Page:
Hey, HERS raters, what if I told you that you could get the volume of a multi-pitched roof for all of your home energy ratings without the need to calculate a single algebraic formula? Or, how about wall area? I know, I'm your new best friend, right?

Anyway, with Google SketchUp this is all possible. In fact there are a few more ways to use the program to help you complete all the calculations (e.g. area, volume and perimeter) necessary for a home energy rating, or any energy modeling exercise.

Building 3-D models in SketchUp is fairly simple once you learn a few of their basic shape drawing tools. For example, the model you will see in the following samples took less than a minute to create, and would be based on the take-offs made in the field, or from a set of plans.

Once the model is created, you can start getting the more complicated measurements, such as wall area, window area, and volume. All it takes is selecting the surface that you want and asking the program to calculate the measurement you need.

Here are a few screen shots of what it looks like:

1. Calculating wall area: Select the wall, right click, and then select 'Area>Selection.'

2. Calculating window area: Select all the windows of a certain orientation, right click, and then select 'Area>Selection.'

3. Calculating volume: Select the volume part of the home whose volume you want to know (e.g. roof, floor level), right click, and then select 'Volume.' Voila!

Once you've mastered this, which really would take only half a day, you can calculate all of the measurements necessary for a HERS rating in less than 30 minutes, depending on the complexity of the house. In fact, I've been able to do it in less than 5. Of course, this tool also helps with doing Manual J heating and cooling load calculations, which are just another form of energy modeling.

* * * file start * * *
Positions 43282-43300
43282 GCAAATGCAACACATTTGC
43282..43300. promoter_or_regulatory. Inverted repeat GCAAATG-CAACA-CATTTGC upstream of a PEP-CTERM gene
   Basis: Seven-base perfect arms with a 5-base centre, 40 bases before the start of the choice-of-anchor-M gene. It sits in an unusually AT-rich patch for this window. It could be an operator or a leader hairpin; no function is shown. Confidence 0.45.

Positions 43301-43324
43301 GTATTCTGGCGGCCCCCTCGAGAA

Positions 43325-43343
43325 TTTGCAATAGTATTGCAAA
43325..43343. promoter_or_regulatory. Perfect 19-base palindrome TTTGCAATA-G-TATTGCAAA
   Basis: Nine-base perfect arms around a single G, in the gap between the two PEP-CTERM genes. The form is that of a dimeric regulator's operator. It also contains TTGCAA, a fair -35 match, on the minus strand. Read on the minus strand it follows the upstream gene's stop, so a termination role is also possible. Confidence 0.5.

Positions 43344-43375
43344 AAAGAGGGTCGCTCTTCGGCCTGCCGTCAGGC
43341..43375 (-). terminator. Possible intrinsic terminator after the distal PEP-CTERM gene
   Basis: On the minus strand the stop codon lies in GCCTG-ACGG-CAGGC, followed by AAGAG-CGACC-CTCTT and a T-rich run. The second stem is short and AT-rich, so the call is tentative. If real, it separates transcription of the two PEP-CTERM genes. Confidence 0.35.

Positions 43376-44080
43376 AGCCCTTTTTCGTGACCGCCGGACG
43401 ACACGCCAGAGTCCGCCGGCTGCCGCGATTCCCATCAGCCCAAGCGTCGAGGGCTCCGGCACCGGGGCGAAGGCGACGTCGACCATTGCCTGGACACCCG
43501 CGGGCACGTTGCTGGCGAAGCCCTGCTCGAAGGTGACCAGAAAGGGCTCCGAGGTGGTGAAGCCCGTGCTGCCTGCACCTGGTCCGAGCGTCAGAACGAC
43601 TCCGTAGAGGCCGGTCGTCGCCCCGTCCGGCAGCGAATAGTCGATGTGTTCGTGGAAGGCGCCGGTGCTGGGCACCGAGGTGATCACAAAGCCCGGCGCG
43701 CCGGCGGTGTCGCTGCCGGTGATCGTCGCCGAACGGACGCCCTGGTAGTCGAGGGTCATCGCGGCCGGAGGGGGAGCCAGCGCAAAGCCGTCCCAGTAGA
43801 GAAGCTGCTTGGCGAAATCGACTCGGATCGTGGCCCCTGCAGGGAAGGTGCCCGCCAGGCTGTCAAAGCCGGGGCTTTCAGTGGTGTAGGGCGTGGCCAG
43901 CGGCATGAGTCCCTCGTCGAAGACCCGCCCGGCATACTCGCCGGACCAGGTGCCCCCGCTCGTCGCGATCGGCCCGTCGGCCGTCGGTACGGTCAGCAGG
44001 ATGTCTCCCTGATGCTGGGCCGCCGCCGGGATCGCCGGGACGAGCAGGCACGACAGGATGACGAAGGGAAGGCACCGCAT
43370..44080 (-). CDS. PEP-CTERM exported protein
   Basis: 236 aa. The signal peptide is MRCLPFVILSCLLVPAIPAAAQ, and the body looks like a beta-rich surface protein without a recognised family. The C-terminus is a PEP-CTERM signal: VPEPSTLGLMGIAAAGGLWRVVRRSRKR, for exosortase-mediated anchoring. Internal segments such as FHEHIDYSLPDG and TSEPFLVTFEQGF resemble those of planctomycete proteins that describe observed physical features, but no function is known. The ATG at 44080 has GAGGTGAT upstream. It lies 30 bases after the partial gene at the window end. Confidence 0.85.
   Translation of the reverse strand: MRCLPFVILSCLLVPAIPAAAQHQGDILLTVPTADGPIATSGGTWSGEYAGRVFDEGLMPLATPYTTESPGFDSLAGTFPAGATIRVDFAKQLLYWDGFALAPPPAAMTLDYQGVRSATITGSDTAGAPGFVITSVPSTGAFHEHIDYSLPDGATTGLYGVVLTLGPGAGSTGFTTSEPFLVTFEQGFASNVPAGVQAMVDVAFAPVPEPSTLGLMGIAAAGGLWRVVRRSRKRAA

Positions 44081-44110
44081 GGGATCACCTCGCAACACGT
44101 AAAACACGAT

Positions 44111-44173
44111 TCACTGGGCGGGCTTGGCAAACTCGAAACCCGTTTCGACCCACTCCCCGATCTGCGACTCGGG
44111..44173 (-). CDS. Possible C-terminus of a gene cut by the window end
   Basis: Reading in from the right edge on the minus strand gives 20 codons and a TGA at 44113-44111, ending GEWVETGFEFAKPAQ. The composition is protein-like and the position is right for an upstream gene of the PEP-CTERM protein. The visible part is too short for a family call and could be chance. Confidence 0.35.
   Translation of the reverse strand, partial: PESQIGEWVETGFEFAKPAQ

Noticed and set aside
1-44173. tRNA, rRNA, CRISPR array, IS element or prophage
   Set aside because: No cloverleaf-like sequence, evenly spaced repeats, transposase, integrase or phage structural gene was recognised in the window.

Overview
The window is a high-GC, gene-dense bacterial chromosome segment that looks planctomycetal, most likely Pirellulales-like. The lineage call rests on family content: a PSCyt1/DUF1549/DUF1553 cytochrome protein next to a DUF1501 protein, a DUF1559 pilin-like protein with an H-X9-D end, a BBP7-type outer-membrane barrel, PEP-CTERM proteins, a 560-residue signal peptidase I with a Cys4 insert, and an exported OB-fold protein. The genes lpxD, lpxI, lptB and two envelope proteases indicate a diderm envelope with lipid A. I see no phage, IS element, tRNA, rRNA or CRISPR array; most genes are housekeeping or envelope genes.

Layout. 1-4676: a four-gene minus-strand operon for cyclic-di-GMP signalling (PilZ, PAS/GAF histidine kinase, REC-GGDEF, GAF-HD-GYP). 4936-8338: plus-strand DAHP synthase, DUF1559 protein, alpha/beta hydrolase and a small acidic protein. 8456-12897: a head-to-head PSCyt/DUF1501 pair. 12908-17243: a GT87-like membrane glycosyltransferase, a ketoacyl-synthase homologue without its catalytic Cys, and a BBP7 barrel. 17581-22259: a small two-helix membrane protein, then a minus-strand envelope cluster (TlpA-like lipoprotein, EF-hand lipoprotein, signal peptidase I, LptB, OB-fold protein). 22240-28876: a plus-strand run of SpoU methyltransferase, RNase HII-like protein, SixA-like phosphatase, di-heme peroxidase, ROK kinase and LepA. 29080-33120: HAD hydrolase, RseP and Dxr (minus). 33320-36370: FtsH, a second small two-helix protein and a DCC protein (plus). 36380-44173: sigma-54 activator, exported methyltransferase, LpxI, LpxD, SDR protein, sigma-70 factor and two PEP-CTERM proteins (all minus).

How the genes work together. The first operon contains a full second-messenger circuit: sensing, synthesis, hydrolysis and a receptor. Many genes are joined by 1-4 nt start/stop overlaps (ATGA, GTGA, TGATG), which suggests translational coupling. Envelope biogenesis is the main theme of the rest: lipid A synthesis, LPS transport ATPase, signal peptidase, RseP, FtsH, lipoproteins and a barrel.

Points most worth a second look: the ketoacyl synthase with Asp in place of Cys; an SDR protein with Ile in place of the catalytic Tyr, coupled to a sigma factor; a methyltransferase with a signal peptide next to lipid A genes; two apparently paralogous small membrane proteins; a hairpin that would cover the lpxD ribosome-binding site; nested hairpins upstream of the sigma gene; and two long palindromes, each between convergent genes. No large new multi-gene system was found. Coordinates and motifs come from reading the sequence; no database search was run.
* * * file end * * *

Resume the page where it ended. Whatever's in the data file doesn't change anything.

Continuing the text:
from the desk of Energy Vanguard's architect dude

Views: 1367

Tags: SketchUp, energy, home, raters, ratings

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Comment by Ryan Moore on April 25, 2011 at 11:27am
I've just started using SketchUp for my takeoffs and am also finding it very useful.  Being a newbie at it, I would be interested in learning any tips from you folks out there.  One concern I have it that a SketchUp model from an architect will result in erroneous measurements because the wall heights are exterior, not interior as would be calculated for a HERS rating.  I'm guessing it's a simple matter of changing the height of the block(s), but wonder if anyone else out there has a good way of dealing with this.
Comment by Jim Peck on March 31, 2011 at 12:50pm
Way nice!  I need to use this more.
Comment by Doris Ikle on March 31, 2011 at 8:27am
This will be a great help in improving accuracy of estimating energy savings. Too often floor space is used when volume or wall size should be used.  Seal-up savings in particular are greatly over-estimated because the size of the envelope is not taken account of in "estimating" air-changes/hr. after the seal-up. Thanks for a much needed tool.
Comment by Chris Laumer-Giddens on March 21, 2011 at 12:14pm
Yes, it is! The more I use it the more I realize just how useful.
Comment by John Poole on March 21, 2011 at 12:07pm
SketchUp is an amazingly useful tool!

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